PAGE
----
the hay wain john constable
The Hay Wain – originally titled Landscape: Noon – is a painting by John Constable, finished in 1821, which depicts a rural scene on the River Stour between the English counties of Suffolk and Essex.   It hangs in the National Gallery in London and is regarded as “Constable’s most famous image”  and one of the greatest and most popular English paintings. 
The Hay Wain is one of a series of paintings by Constable called the “six-footers”, large-scale canvasses which he painted for the annual summer exhibitions at the Royal Academy. As with all of the paintings in this series Constable produced a full-scale oil sketch for the work; this is now in the Victoria and Albert Museum in London. Constable originally exhibited the finished work with the title Landscape: Noon, suggesting that he envisaged it as belonging to the classical landscape tradition of representing the cycles of nature. 
The Haywain by John Constable is a British landscape oil painting which remains his best known and finest work. This page is devoted to this famous painting and offers information on it as well as coverage of the artist’s career in general as well.
The Haywain itself was created by John Constable in 1821 at the height of his skills and experience. It is a crying shaming that he was to pass away at only 60, just 16 years after he produced The Haywain when surely any further years would likely have included many more classic British landscape paintings.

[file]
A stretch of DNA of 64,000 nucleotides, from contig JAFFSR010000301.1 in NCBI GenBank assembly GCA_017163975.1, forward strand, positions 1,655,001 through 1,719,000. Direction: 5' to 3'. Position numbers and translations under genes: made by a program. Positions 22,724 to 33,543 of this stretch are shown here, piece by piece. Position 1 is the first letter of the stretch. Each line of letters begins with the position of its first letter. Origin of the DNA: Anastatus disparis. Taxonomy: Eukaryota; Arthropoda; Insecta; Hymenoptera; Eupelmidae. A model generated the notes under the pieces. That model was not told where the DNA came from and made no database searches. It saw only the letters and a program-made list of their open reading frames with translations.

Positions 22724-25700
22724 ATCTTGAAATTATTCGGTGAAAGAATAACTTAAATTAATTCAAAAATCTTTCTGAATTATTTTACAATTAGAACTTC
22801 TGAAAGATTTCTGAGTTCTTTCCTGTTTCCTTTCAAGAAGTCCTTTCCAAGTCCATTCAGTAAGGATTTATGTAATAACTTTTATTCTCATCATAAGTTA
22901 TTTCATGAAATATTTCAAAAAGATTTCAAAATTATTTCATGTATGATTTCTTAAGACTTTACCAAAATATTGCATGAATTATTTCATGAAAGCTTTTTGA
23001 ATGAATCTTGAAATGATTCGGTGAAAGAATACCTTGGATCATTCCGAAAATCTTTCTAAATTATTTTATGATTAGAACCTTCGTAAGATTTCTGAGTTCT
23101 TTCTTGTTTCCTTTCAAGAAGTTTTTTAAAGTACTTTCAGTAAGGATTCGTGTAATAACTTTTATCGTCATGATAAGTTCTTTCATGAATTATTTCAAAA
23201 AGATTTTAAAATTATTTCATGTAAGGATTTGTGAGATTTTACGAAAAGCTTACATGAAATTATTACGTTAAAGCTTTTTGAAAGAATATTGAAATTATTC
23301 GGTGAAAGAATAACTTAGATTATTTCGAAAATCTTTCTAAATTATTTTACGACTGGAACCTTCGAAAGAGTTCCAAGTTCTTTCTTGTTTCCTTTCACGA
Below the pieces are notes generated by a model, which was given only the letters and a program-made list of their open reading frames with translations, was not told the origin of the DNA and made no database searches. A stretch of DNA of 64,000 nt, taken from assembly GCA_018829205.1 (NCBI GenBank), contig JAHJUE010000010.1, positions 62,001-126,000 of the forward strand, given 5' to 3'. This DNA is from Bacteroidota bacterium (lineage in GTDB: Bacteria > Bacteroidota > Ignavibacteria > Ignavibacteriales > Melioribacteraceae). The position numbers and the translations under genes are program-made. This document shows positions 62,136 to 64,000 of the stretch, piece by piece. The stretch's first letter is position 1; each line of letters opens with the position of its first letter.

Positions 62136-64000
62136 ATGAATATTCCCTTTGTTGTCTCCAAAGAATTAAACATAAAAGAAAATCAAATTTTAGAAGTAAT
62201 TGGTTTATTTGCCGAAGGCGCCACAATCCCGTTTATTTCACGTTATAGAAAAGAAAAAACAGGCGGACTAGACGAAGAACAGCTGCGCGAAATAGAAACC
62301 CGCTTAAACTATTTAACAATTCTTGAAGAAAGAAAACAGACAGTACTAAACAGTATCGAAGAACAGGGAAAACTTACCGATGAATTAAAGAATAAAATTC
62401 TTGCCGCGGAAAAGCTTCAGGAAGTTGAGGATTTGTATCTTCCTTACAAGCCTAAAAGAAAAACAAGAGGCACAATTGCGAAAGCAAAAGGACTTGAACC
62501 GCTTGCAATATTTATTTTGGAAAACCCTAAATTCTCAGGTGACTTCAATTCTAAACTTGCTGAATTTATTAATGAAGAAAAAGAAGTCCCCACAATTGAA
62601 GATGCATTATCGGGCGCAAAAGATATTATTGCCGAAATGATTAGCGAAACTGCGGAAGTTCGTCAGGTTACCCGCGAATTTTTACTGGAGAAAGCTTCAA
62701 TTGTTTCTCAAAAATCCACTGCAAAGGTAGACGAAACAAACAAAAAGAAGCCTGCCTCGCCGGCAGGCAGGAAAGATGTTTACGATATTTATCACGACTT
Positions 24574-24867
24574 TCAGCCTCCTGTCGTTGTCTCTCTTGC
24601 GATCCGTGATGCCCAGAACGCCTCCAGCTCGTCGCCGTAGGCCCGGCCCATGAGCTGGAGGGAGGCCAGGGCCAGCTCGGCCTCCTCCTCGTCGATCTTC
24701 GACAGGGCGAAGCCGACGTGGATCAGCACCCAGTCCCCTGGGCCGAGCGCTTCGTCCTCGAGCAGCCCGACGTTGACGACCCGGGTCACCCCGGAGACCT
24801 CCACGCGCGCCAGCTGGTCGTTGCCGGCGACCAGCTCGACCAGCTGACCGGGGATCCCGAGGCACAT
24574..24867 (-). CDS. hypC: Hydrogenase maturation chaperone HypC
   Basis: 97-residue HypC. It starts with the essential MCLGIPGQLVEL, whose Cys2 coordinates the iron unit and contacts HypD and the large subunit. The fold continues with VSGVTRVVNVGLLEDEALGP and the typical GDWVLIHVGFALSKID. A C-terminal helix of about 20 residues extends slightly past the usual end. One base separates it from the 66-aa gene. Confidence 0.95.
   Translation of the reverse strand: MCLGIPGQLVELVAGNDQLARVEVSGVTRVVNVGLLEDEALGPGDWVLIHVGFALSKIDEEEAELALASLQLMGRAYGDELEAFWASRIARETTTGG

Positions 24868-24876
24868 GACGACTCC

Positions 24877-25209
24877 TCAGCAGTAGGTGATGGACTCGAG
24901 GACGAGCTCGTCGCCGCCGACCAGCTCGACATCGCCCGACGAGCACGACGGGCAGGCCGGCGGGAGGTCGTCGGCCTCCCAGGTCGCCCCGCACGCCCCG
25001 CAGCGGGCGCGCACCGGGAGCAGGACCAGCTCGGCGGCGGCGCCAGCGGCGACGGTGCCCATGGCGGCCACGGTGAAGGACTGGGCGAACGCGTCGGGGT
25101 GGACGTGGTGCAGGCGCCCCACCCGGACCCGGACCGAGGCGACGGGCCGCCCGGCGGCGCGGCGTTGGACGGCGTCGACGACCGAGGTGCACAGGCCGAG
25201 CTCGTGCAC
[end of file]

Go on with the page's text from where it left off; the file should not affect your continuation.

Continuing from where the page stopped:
The title, The Hay Wain , refers to the wooden wagon (wain) used for transporting cut and dried meadow grass (hay). The empty wagon is making its way through the shallow water to cross to the meadow on the other side where haymakers are at work.
The small empty boat on the right is based on a study Constable made in 1809 – already used in The White Horse (National Gallery of Art, Washington) in 1819 and later used again in Salisbury Cathedral from the Meadows (Scottish National Gallery, Edinburgh) of 1831. It demonstrates Constable’s economy with his source materials, his instinct for local detail and his ability to balance a composition – for small though it is, the boat balances the house on the left and the hay wagon in the centre. The thick red fringes decorating the horses‘ leather collars add a bright note of colour.
The farm workers are hard at work but seem contended and are surrounded by beautiful scenery. All of these aspects illustrate Constable’s idyllic view of his home county of Suffolk.
It may be that Constable did not paint images of these problems because he did not want to draw attention away from the natural landscape itself. In The Hay Wain the workers happily fit in with nature and live in harmony with the area.
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